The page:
We are in the midst of a seismic shift in education in England. Mass academisation, initiated by the publication of Nicky Morgan’s White Paper, has seized the main headlines, but we are in danger of the furore distracting us from the real truth about what will really transform our schools: helping teachers to better develop their confidence and skill in the classroom.
If everyone involved in education recognises that the difference in teacher quality across the corridor, within our schools, far outweighs the differences across various school types, we may start to get somewhere.
The three major obstacles to teachers getting better have seemingly fallen off the front page of the education debate.
1 Behaviour management
Obstacle number one is the problem with student misbehaviour. This perennial issue is not new, but it continues to unite teachers the world over in dismay, with the international OECD Talis survey of teachers showing that the biggest factor damaging teachers’ self-confidence was student misbehaviour.
2 Lack of teacher autonomy
The second major obstacle that hamstrings teacher improvement is a culture of Big Brother compliance whittling away teacher confidence. Teachers get better and develop their confidence and skill in a climate of trust, where risk and self-improvement is encouraged (see bit.ly/KraftPapay for research on this from Harvard University). Still, too many teachers still suffer within a school culture of distrust and high-stakes observations.
Finally, the third major problem that obstructs teachers from getting better is the absence of time. As the pips of school budgets are squeezed ever more, it means that staff and teachers (whose numbers are declining) are having to do more with even less. Workload is still a significant problem for teachers.
It is easy, in the face of gloomy workload and teacher-retention statistics, to sense despair, but we can too easily forget our own power. Regardless of the political noise clanging outside of the classroom, we can still focus on developing our own confidence and skills.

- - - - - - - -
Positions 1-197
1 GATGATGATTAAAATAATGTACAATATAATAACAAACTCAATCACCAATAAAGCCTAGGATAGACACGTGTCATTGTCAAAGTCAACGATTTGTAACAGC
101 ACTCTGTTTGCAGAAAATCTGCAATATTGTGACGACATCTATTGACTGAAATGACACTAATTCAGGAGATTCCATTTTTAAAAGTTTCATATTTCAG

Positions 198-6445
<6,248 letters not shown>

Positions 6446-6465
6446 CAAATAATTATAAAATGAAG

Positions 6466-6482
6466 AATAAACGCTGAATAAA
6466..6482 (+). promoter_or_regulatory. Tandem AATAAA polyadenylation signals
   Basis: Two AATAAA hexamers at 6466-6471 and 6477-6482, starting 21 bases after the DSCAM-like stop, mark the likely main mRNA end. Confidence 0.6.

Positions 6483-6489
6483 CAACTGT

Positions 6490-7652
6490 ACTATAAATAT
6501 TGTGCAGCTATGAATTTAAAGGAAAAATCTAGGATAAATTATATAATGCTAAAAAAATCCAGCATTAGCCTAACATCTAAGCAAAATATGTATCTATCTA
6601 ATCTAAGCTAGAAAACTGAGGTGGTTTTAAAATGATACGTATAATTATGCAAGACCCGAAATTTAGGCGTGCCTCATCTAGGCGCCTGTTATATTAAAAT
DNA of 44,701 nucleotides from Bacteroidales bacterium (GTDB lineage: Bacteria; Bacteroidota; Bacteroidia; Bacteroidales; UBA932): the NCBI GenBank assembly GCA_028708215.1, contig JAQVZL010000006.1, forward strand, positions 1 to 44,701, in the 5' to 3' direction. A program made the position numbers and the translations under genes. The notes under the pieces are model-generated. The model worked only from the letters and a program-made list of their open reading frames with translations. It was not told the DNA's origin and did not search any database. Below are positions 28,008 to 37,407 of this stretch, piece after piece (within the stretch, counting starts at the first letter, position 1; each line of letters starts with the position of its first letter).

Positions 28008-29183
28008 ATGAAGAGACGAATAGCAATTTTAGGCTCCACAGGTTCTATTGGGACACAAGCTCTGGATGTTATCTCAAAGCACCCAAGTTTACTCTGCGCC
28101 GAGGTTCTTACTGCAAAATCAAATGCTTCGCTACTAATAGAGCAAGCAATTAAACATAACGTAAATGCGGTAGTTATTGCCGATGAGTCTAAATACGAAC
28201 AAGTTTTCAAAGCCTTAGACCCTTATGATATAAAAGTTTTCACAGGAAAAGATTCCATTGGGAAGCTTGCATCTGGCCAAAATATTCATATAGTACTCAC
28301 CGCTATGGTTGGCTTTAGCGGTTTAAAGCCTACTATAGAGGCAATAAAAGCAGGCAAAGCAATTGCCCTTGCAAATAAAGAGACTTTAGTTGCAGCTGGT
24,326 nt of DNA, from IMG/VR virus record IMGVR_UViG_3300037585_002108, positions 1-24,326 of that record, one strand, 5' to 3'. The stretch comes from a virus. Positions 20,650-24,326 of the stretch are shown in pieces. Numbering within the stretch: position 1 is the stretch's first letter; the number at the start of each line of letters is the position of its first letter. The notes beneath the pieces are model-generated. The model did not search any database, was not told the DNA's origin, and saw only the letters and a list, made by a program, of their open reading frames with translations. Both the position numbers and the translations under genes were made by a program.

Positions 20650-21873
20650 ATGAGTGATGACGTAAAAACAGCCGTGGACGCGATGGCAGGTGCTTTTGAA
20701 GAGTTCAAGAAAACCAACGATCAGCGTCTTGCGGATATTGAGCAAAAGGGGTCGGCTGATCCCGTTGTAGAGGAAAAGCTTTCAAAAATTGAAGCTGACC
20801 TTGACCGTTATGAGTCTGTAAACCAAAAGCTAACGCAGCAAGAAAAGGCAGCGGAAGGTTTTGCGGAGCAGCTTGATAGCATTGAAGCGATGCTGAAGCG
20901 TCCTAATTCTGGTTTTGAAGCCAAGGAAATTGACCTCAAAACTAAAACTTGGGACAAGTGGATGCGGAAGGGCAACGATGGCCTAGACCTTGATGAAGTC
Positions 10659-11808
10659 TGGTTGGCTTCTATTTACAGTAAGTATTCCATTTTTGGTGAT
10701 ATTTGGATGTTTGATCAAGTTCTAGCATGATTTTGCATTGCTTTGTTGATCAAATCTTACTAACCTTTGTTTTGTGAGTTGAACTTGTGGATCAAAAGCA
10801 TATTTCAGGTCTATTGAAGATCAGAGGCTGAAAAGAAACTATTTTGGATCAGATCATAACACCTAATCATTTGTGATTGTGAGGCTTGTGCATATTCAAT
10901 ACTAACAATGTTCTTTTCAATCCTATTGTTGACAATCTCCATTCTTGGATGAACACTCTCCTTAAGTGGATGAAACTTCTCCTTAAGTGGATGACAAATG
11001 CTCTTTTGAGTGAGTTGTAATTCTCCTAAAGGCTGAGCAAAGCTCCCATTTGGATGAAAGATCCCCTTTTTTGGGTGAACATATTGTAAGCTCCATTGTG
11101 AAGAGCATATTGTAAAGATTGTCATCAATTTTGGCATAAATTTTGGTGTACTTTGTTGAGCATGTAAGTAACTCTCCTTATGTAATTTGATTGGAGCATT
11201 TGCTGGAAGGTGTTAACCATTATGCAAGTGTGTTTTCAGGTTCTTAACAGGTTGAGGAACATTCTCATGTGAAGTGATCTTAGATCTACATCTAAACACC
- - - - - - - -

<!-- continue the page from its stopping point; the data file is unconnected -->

Here are some solutions that we can initiate ourselves to improve confidence.
Solution 1 Speak up
Too often, student misbehaviour remains a secret shame for teachers. We need to seek out colleagues who have the same class, or a similar mix of problematic students, and talk to them, teasing out their strategies, stories and solutions. If our school leadership doesn’t step up to support us, we need to speak out as a collective, voicing any issues and providing potential solutions.
Solution 2 Get social
The best schools are able to harness the power of networks, both formally and informally. The Talis study can prove helpful here, too. It shows that teachers can best develop their confidence and skills when they collaborate with fellow teachers. On our own terms, we can seek out critical friends, while tapping into the broad seam of social networking beyond our school for collaboration. This DIY networking can provide us with vital support.
Solution 3 Create your own observation culture
The answers for improving our practice can invariably be found in the classroom across the corridor from our own. We can initiate a positive observation culture within our own faculty teams. It may be a simple and quick 10-minute lesson starter, or a weekly slot for reciprocal visits to lessons, but such an open door culture can reveal to us the crucial answers for getting better.
Solution 4 Think confidently
Eleanor Roosevelt once famously said, “No one can make you feel inferior without your consent.” As we feel the weight of hulking great school structures and the uncertainty of so many changes to both curriculum and assessment, it remains true for all teachers. We must, crucially, believe in our individual agency. We can individually change our lot and get that little bit better, even in the most trying of circumstances.
Alex Quigley is director of learning and research at Huntington School and the author of The Confident Teacher: Developing successful habits of mind, body and pedagogy, out on 18 May